One of the best pieces of advice I ever got was born out of the worst advice. Yeah, I know how that sounds, but hear me out. 

When SEND was going through copy edits, I read a comment that still has my jaw dropping every time I think about it. Here's the page, taken right from the book. (Italics indicates lines from "Kenny," a hallucination of Dan's.)

We're in main character Dan's head. He's the POV character. He's a teenage boy carrying a dark secret. 

At the top of the page, you're reading a scene directly after having sex with heroine Julie. 

He's having second thoughts. His emotions are out of control. 

Do you see the line at the top, "Oh God. I had sex with Julie. I should be shot."

My copy editor flagged this and changed it to "I had had sex with Julie and should have been shot." 

Keep in mind, this was my first novel. I thought I had to change everything the editors flagged. 

I hated this change with the passion of a thousand suns. Dan would NOT speak that way! I mean, sure, he'd know all about the past perfect tense because he was a good student, but he'd never speak that way and would most definitely not speak that way while in the middle of an emotional crisis like this. 

I was sick over this. I believed I HAD to change this line their way and I couldn't do it. Finally, I talked to my agent and he said I absolutely did not have to correct that line.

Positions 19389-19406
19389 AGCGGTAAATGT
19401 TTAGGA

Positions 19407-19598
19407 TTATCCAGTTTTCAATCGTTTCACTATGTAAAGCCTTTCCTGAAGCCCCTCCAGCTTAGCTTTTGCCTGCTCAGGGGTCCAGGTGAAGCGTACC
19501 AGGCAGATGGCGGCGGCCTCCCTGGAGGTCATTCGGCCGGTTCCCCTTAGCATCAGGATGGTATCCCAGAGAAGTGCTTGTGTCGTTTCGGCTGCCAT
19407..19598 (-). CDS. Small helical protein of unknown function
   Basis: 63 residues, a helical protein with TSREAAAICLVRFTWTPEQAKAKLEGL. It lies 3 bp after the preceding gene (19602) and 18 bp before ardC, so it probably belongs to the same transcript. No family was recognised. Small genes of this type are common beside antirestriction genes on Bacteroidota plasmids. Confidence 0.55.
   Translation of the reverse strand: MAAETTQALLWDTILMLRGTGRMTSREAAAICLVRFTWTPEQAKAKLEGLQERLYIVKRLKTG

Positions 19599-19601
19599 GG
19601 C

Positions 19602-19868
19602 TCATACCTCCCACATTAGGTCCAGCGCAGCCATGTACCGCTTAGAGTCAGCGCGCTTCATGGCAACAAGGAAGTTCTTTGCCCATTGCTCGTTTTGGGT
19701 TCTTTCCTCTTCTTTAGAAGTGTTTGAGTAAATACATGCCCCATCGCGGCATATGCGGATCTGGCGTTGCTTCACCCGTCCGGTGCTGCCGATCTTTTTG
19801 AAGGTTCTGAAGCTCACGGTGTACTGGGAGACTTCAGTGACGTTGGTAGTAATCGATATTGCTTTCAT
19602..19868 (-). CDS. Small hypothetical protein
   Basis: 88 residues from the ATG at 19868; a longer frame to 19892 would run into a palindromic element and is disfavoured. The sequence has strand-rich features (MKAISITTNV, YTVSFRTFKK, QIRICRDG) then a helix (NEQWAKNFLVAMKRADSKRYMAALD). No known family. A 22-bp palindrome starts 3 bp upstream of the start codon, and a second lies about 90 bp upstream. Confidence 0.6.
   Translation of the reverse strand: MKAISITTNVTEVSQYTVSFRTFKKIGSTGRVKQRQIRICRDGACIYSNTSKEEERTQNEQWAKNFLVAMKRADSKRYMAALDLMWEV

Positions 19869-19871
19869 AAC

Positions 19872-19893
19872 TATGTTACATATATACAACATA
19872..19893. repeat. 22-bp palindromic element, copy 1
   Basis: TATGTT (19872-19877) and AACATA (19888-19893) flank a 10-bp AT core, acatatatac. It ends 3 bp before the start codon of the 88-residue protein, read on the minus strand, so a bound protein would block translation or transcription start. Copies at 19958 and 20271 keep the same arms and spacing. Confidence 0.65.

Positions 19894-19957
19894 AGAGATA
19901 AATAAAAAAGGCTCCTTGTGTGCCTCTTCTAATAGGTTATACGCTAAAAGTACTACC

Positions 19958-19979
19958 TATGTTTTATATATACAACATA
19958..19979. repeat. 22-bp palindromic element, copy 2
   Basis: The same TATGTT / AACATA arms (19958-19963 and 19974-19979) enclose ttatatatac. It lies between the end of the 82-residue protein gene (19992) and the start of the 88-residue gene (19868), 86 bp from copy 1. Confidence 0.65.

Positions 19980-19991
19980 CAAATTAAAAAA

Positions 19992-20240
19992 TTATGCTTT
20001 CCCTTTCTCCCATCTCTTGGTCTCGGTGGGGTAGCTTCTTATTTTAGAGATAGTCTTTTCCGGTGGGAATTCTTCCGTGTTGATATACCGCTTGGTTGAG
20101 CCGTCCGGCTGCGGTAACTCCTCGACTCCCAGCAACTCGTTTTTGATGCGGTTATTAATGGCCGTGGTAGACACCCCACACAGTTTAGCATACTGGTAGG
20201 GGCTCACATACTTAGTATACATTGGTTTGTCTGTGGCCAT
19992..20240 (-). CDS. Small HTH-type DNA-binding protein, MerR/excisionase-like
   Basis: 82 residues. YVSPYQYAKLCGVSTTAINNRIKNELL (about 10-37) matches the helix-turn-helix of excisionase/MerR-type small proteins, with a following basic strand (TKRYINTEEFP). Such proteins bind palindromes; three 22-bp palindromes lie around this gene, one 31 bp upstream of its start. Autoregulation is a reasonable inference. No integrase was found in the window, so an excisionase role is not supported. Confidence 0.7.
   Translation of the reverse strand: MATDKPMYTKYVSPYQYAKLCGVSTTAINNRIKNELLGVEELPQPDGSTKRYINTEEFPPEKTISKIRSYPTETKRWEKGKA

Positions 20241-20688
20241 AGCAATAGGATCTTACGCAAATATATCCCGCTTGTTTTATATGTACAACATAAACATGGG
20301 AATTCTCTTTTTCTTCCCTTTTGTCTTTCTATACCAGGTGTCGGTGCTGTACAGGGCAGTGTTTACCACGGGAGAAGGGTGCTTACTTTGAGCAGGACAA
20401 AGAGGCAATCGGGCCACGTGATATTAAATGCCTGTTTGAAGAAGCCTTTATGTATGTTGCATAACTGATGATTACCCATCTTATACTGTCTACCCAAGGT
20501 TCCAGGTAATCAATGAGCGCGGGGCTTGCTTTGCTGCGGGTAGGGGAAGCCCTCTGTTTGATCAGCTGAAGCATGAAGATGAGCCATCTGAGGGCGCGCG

Doing so would change the voice. MY VOICE. That's what makes this book a Patty Blount book. 

If I sound like a diva, YEAH! That's my point. Not all advice is good. I knew, in my gut, that this particular change would negatively impact my story. I said no, and the book was published as I wrote it, with Dan's grammar mistakes evident. 

That is how I envision a teenage boy speaking. 

So I learned a lesson here and that was not all advice applies to all authors or even to all works. It's okay to disregard some of it. It's okay if advice that every other finds helpful doesn't work for you. 

Monday, June 21, 2021

I Got Straight As in Bad Advice (Holly Schindler)

Part of what takes so long to get from first sentence to first book deal is that you get so much bad advice. 

Unfortunately, much of mine actually came from my...writing program.

I got a master's in English, emphasis in creative writing. My thesis was creative. I was considered one of the best students in the program. 

And yet...

It took seven and a half years of full time effort to sign my first deal. 

To some extent, that's because I had to unlearn much of what I'd mastered in my program:

*Literary fiction is superior to genre fiction. No, no, no, a thousand times no. I prefer "Easy reading is damn hard writing." It's truer. 

*Along with the above, there was always an emphasis on internal stories, character-driven over plot-driven. IF THERE IS NO PLOT THERE IS NO STORY.

*Show don't tell. I can't begin to describe how over-simplified and useless this rule is. You are telling a story. Essentially, all sentences are telling. And if you get caught up in dramatizing everything, your book will be eleven thousand pages long.